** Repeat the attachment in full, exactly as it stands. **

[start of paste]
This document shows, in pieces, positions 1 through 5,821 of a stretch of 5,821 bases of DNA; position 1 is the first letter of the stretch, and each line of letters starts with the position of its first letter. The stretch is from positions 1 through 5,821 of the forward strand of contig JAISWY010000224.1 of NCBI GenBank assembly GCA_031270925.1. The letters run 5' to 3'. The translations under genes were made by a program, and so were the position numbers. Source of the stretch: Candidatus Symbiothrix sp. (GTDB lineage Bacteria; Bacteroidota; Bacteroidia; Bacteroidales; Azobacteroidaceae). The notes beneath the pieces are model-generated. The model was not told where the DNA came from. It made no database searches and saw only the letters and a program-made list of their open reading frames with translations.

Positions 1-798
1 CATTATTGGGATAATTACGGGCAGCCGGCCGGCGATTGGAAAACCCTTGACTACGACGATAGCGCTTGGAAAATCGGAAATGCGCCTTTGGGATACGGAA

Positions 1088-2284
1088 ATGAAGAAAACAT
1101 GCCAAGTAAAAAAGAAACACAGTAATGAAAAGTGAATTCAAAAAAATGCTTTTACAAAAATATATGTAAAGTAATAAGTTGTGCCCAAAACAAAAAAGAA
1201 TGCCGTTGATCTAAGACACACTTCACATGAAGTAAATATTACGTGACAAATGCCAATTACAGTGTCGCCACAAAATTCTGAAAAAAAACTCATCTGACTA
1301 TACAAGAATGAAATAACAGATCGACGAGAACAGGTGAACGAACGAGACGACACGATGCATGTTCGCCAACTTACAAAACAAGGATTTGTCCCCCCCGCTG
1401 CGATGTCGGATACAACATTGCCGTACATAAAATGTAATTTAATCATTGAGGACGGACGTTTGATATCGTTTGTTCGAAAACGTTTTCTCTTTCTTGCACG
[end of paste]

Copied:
This document shows, in pieces, positions 1 through 5,821 of a stretch of 5,821 bases of DNA; position 1 is the first letter of the stretch, and each line of letters starts with the position of its first letter. The stretch is from positions 1 through 5,821 of the forward strand of contig JAISWY010000224.1 of NCBI GenBank assembly GCA_031270925.1. The letters run 5' to 3'. The translations under genes were made by a program, and so were the position numbers. Source of the stretch: Candidatus Symbiothrix sp. (GTDB lineage Bacteria; Bacteroidota; Bacteroidia; Bacteroidales; Azobacteroidaceae). The notes beneath the pieces are model-generated. The model was not told where the DNA came from. It made no database searches and saw only the letters and a program-made list of their open reading frames with translations.

Positions 1-798
1 CATTATTGGGATAATTACGGGCAGCCGGCCGGCGATTGGAAAACCCTTGACTACGACGATAGCGCTTGGAAAATCGGAAATGCGCCTTTGGGATACGGAA

Positions 1088-2284
1088 ATGAAGAAAACAT
1101 GCCAAGTAAAAAAGAAACACAGTAATGAAAAGTGAATTCAAAAAAATGCTTTTACAAAAATATATGTAAAGTAATAAGTTGTGCCCAAAACAAAAAAGAA
1201 TGCCGTTGATCTAAGACACACTTCACATGAAGTAAATATTACGTGACAAATGCCAATTACAGTGTCGCCACAAAATTCTGAAAAAAAACTCATCTGACTA
1301 TACAAGAATGAAATAACAGATCGACGAGAACAGGTGAACGAACGAGACGACACGATGCATGTTCGCCAACTTACAAAACAAGGATTTGTCCCCCCCGCTG
1401 CGATGTCGGATACAACATTGCCGTACATAAAATGTAATTTAATCATTGAGGACGGACGTTTGATATCGTTTGTTCGAAAACGTTTTCTCTTTCTTGCACG